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Core i7-3930K And -3820: Stock Versus Overclocked

Intel Core i7-3930K And Core i7-3820: Sandy Bridge-E, Cheaper
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On average, overclocking Intel’s Core i7-3930K in 16 different applications results in a 16% speed-up. But that’s including After Effects, which suffers a horrible -27.8% slow-down due to our decision to shift from 32 GB of DDR3 memory down to 8 GB. Factor that out, and the average springs up to 19%.

The -3820 also picks up 16% with After Effects considered, and 19% with the memory-hungry app disqualified. Unfortunately, getting there on our M0-stepping processor required some nasty voltage settings, and even then, DiRT 3 and World of Warcraft exhibited periodic stability issues that kept us from collecting benchmark results. Stepping down to 4.5 or 4.375 GHz using the 125 MHz strap didn’t help, either.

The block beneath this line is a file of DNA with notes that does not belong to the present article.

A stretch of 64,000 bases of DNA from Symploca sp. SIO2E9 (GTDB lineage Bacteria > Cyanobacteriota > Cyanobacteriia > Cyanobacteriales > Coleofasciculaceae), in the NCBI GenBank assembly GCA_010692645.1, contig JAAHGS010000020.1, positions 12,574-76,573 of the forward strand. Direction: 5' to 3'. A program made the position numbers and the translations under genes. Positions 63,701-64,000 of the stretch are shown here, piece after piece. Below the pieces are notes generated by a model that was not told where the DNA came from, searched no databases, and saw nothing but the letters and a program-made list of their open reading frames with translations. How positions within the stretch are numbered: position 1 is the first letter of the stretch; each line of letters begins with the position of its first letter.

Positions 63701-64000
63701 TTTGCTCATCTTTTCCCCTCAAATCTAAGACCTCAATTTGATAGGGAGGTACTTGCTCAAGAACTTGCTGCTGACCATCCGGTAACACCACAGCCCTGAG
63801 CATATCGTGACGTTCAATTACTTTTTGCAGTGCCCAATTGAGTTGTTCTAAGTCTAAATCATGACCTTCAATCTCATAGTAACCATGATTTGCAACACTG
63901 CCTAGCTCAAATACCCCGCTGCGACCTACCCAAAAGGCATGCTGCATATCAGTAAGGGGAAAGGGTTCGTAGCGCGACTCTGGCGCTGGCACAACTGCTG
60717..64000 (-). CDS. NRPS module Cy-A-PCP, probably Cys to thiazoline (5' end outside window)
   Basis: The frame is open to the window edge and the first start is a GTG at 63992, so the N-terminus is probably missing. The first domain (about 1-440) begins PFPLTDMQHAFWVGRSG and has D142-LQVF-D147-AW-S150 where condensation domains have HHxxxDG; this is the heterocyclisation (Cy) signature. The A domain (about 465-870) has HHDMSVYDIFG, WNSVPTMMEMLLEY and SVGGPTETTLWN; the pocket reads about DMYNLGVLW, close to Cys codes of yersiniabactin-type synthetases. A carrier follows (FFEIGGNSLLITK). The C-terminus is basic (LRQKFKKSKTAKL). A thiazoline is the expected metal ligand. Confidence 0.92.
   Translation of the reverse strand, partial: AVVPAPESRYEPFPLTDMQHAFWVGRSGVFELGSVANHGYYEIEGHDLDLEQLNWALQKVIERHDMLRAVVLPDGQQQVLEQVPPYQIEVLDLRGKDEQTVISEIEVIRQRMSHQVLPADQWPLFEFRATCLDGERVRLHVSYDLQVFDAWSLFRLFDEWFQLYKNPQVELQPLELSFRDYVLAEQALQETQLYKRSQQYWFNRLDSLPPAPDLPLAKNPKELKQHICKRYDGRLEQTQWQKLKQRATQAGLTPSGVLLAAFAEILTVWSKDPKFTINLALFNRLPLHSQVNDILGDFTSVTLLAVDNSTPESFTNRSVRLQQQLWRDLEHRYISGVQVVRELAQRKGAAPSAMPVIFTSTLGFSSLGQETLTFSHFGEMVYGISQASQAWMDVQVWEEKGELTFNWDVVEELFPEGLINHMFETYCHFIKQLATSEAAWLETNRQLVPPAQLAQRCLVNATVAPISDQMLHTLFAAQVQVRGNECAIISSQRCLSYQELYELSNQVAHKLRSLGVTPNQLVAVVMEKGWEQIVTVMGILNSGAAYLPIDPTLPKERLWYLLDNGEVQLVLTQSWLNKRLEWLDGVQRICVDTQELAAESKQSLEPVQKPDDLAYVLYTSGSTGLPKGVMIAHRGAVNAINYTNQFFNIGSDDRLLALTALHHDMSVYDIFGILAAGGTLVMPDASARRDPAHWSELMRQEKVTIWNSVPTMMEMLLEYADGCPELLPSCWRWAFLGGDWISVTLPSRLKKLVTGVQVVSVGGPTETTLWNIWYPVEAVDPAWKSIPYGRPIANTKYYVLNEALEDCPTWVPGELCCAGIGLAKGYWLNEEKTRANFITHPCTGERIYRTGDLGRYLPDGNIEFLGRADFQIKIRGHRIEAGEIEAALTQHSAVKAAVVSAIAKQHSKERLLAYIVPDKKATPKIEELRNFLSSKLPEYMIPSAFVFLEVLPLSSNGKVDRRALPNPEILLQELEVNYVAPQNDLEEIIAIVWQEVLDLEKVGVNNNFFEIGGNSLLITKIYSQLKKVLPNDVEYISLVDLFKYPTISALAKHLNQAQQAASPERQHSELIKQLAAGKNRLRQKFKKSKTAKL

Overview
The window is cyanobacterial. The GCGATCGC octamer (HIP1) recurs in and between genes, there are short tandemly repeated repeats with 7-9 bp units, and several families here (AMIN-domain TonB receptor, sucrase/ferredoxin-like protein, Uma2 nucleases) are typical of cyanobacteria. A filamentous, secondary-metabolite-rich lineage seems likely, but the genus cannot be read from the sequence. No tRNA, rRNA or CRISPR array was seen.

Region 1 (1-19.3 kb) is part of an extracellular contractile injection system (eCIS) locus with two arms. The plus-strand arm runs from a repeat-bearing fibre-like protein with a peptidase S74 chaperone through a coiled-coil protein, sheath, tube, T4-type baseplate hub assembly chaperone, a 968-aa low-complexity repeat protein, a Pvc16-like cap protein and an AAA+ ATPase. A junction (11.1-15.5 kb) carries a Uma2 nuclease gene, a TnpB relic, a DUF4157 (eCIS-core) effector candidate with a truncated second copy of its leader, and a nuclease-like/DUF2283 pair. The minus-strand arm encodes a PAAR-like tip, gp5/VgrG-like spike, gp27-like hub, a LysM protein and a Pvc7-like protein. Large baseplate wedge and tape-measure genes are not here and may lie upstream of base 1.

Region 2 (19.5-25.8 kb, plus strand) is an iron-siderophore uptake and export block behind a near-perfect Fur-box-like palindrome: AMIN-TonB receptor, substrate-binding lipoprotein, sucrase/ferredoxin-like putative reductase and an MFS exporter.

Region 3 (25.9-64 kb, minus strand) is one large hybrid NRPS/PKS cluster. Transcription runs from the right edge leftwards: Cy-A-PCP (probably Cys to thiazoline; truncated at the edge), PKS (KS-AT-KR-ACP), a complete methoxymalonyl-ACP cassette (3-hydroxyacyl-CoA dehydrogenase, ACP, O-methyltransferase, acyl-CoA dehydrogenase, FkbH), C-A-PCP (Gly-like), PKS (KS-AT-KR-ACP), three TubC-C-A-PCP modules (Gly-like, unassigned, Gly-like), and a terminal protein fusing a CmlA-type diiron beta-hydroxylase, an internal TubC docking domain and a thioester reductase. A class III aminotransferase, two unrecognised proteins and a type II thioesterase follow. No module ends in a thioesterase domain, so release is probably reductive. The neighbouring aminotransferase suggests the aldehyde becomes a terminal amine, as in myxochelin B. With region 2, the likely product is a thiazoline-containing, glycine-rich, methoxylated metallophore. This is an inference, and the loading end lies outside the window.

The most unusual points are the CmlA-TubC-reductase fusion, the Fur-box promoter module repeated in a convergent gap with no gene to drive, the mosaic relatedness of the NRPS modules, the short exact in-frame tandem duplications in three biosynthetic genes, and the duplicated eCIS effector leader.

Although the Core i7-3820 does enjoy its high points against Gulftown and the Sandy Bridge-based Core i7-2600K, its pricey platform, locked multiplier, and quad-channel memory requirement don’t seem to deliver any more value than a Core i7-2600K on an inexpensive Z68-based board—and that platform gets you Quick Sync support.

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